We’ve written about EZ’s Woodshed several times here on U.F. That’s why we were saddened to learn that Gordon Polatnick, the owner of the club had fallen on hard times. Polatnick has resorted to hosting rent parties in order to keep the club’s doors open. NY1 recently aired a piece about Gordon’s situation and hopefully he will now get the support he needs in order to continue offering free jazz to the neighborhood.
Polatnick says he considers this neighborhood a historic jazz district. In fact, rent parties like his have historic roots in the neighborhood.
According to the NY1 report, Polatnick is hoping that someone with a better business plan can come in to rescue the club. He admits that his original plan of sponsoring a day club with no cover charge probably wasn’t the most profitable idea:
“Having a place open during the day for free music didn’t work as far as bringing in money, but I’ve also been selling works of jazz,” said Polatnick. “I’ve been selling art of people who do jazz-oriented art around the city and CDs of local artists, since I’m all about New York City jazz.”
Source: NY1: Arts
Coda Is Heard for a Daytime Jazz Club in Harlem
By TIMOTHY WILLIAMS
Gordon Polatnick’s business plan, he concedes, was heavy on the things that fueled his daydreams and too light on almost everything else.
The idea itself was simple. On the blocks in Harlem where Duke Ellington, Billie Holiday and Charlie Parker performed, Mr. Polatnick would open a nightclub. But it would do business during the day, charge no cover and sell soft drinks instead of liquor to encourage a family atmosphere.
Never mind that the particular stretch of Adam Clayton Powell Jr. Boulevard that he had chosen was not among Harlem’s most commercially viable addresses, or that there was no evidence of a huge demand for jazz on weekday afternoons.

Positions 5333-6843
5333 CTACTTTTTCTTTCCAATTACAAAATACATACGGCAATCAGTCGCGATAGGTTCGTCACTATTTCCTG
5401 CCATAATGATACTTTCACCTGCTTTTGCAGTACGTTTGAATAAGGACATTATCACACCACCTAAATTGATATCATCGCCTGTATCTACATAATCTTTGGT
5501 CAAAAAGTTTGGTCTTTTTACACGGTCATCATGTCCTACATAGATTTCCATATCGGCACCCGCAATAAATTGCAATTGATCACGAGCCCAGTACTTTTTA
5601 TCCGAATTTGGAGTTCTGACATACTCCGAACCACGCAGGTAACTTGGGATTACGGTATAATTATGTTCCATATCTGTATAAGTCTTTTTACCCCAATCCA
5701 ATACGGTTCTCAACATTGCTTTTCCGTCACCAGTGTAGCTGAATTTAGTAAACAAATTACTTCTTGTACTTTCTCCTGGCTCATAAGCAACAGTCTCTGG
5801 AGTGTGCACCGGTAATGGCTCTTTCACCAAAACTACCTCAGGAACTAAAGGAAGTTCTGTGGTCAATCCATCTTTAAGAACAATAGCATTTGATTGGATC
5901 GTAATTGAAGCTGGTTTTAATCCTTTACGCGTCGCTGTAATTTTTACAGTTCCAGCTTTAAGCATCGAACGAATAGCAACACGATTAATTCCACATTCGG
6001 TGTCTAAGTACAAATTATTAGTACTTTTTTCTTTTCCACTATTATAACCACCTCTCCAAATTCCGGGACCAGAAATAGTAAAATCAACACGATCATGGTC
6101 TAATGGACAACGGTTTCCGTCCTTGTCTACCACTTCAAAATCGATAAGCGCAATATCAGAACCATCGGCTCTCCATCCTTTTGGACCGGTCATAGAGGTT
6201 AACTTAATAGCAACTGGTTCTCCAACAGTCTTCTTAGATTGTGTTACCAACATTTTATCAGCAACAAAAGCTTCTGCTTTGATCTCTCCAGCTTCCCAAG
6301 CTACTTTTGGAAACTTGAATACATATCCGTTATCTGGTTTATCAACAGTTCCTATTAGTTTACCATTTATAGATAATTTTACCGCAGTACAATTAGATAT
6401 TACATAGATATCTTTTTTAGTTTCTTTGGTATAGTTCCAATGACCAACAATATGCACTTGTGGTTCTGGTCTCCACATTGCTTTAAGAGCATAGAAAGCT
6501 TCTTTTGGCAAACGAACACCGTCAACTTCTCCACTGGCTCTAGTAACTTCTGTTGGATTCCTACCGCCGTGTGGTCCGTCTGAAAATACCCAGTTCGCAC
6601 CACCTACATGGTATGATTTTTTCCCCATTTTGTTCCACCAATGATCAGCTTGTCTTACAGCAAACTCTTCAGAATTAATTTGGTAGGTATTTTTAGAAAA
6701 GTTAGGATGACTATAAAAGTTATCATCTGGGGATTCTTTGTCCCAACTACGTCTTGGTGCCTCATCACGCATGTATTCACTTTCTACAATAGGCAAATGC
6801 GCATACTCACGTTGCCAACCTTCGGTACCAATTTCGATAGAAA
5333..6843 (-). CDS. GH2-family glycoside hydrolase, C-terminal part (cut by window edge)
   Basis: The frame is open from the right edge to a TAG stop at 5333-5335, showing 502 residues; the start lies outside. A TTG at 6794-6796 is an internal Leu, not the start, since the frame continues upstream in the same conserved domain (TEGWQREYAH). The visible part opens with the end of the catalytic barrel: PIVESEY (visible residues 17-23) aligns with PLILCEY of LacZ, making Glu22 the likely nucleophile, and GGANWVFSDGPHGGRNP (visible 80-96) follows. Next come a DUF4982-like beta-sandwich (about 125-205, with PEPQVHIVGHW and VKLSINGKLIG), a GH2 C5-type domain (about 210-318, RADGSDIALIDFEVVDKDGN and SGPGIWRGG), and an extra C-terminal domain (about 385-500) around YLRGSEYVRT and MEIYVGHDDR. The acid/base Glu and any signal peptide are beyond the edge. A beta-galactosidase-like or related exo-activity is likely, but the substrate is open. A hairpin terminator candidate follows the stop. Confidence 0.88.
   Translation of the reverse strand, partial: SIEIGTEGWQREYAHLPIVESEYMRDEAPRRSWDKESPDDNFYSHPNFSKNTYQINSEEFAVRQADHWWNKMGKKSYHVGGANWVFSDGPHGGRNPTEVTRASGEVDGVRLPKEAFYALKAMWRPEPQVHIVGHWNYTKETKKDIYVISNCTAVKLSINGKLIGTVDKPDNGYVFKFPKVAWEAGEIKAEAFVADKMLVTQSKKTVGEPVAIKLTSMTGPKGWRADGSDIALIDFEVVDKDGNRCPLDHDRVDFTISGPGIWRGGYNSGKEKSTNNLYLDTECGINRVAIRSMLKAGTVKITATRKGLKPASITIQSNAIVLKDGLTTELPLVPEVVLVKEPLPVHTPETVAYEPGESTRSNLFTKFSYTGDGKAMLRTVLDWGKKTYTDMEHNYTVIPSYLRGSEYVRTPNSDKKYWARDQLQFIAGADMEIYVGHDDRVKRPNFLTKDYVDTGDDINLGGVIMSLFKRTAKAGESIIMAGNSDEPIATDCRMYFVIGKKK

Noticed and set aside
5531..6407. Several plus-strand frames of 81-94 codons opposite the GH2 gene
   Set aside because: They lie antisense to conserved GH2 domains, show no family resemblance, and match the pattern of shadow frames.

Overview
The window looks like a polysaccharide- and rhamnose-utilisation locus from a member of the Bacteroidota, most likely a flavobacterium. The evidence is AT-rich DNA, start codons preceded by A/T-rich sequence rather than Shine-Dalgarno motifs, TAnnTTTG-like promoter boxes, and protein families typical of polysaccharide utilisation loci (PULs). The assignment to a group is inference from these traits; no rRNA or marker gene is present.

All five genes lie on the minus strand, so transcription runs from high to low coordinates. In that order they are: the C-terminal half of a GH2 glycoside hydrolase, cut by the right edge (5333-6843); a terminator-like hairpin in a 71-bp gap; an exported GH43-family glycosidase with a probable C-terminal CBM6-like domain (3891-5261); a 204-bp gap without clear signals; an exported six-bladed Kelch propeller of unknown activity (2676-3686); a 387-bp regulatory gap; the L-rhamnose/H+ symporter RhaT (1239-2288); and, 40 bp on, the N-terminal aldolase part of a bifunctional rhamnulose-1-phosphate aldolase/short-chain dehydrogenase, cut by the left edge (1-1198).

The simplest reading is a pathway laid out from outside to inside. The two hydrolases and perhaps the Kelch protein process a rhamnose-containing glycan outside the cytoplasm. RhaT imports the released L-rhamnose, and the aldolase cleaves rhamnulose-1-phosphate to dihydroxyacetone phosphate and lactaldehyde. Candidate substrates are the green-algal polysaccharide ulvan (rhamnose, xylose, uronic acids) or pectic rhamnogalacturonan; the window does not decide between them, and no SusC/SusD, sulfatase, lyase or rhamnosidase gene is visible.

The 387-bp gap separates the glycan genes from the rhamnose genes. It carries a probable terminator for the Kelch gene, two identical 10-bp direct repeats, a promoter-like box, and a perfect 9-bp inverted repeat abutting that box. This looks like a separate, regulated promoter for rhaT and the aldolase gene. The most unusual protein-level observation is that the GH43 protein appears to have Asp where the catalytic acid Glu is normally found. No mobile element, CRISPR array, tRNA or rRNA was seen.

There were other drawbacks. In particular, this stretch of Harlem has gentrified more slowly than others, leading one to wonder who might have the disposable time that would allow them to go to a nightclub on a weekday.
But for a while, it worked.
Players came to play, including musicians like Wycliffe Gordon. Customers stopped by to sip Snapple or coffee, and occasionally bought CDs and T-shirts from the small gift shop in front that was intended to provide a financial basis for the free music.
And Mr. Polatnick was in a jazz-induced bliss: He was the owner of a spot that was a magnet for musicians, jazz aficionados, artists and self-described jazz geeks like himself.
The light bill, which might have been a way for a daytime club to cut costs — but wasn’t — somehow got paid. And so did the $2,800-a-month rent, although sometimes just barely.
When a customer wanted food, Mr. Polatnick would arrange for a delivery, or pull on his coat and walk to Kim’s Fish Market himself to pick up an order of fish and chips to go.
He lost money every month. But what mattered was that he was happy, gloriously happy.
And then, the last call for his daylight jazz club came this spring, when he learned his landlord had decided to evict him after Mr. Polatnick fell several months behind on rent. This week, EZ’s Woodshed, Mr. Polatnick’s shoe-box-size dream, closed after two and a half years.
As Mr. Polatnick, 47, sat among the detritus of his experiment — drum kits, stage lights, microphone stands, boxes of Sweet’N Low and plastic forks and knives — he was philosophical.
“It’s not wrong,” said Mr. Polatnick, a soft-spoken, balding man who was wearing a black EZ’s Woodshed T-shirt. “I just didn’t make it happen.”